Seed yield and its components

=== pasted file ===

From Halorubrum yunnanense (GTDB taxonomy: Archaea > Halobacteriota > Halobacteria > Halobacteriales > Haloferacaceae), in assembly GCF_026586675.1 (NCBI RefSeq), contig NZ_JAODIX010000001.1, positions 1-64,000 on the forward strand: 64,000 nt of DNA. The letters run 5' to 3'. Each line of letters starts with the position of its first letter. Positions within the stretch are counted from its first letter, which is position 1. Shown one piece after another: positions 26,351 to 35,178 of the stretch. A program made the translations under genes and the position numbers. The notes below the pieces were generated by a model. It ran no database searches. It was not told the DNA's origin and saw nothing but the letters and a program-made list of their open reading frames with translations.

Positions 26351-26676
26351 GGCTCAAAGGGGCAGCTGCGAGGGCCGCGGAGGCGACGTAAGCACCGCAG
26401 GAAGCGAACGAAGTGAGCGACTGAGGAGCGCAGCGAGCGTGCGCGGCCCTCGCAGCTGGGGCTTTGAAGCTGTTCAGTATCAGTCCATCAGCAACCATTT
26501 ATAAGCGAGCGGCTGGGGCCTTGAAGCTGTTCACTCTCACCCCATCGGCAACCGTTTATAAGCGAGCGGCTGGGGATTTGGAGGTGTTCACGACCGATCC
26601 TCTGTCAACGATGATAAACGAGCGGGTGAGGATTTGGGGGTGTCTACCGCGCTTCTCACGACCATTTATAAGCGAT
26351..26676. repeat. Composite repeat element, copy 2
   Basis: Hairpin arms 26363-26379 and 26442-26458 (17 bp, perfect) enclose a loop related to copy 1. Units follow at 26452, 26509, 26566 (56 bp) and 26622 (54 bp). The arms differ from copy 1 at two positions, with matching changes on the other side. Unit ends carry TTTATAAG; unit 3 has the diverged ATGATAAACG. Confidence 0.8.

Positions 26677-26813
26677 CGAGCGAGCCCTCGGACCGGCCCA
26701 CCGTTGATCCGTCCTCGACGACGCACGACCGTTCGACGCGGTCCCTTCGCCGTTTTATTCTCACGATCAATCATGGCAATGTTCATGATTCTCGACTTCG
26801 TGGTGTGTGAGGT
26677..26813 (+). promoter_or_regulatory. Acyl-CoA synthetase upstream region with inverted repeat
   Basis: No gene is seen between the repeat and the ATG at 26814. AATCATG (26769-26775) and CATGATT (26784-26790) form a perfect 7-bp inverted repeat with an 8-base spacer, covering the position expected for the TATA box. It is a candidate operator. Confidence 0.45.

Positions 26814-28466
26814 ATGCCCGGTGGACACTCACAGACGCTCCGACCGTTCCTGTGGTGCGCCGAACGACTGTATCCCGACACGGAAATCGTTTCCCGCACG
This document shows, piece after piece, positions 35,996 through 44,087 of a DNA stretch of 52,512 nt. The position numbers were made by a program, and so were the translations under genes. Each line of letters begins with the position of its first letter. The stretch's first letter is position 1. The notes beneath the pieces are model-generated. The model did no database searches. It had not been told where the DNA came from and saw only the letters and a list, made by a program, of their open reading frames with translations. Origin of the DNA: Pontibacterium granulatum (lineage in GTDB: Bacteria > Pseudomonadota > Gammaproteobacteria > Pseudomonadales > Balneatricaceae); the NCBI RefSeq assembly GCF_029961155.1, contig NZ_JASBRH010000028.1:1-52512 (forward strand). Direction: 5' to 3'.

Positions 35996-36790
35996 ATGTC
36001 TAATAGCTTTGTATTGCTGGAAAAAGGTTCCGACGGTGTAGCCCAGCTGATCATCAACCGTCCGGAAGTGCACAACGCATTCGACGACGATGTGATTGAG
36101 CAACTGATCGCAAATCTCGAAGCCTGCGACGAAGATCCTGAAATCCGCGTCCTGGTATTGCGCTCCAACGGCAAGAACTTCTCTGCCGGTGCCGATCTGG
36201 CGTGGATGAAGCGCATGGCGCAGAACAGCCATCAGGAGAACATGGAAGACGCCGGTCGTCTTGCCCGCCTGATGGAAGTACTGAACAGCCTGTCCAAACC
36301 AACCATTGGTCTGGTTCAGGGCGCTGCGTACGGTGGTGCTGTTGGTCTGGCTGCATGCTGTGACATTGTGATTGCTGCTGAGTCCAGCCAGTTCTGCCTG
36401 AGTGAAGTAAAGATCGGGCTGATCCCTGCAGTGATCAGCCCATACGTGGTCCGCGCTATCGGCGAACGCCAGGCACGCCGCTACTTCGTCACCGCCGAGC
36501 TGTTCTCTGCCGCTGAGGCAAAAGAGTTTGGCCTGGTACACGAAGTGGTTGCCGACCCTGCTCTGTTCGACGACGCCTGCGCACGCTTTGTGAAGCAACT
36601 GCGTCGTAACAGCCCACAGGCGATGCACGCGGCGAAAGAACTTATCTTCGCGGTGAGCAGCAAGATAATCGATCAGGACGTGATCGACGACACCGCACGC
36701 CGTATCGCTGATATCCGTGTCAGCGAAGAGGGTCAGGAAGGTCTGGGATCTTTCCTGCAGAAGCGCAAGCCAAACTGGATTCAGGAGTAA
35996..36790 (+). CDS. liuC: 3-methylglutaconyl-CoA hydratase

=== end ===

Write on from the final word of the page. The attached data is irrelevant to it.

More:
Significant variations in seed yield and its components including number of capsules per plant, number of seeds per capsule, 1000- seed weight and seed yield per plant were observed among the parents and their F1 hybrids (Table 1). Analysis of variance for combining ability showed that GCA, SCA and reciprocal effects significantly affected seed yield and its components (Table 2), implying that additive, non-additive and maternal effects influenced the inheritance of these traits.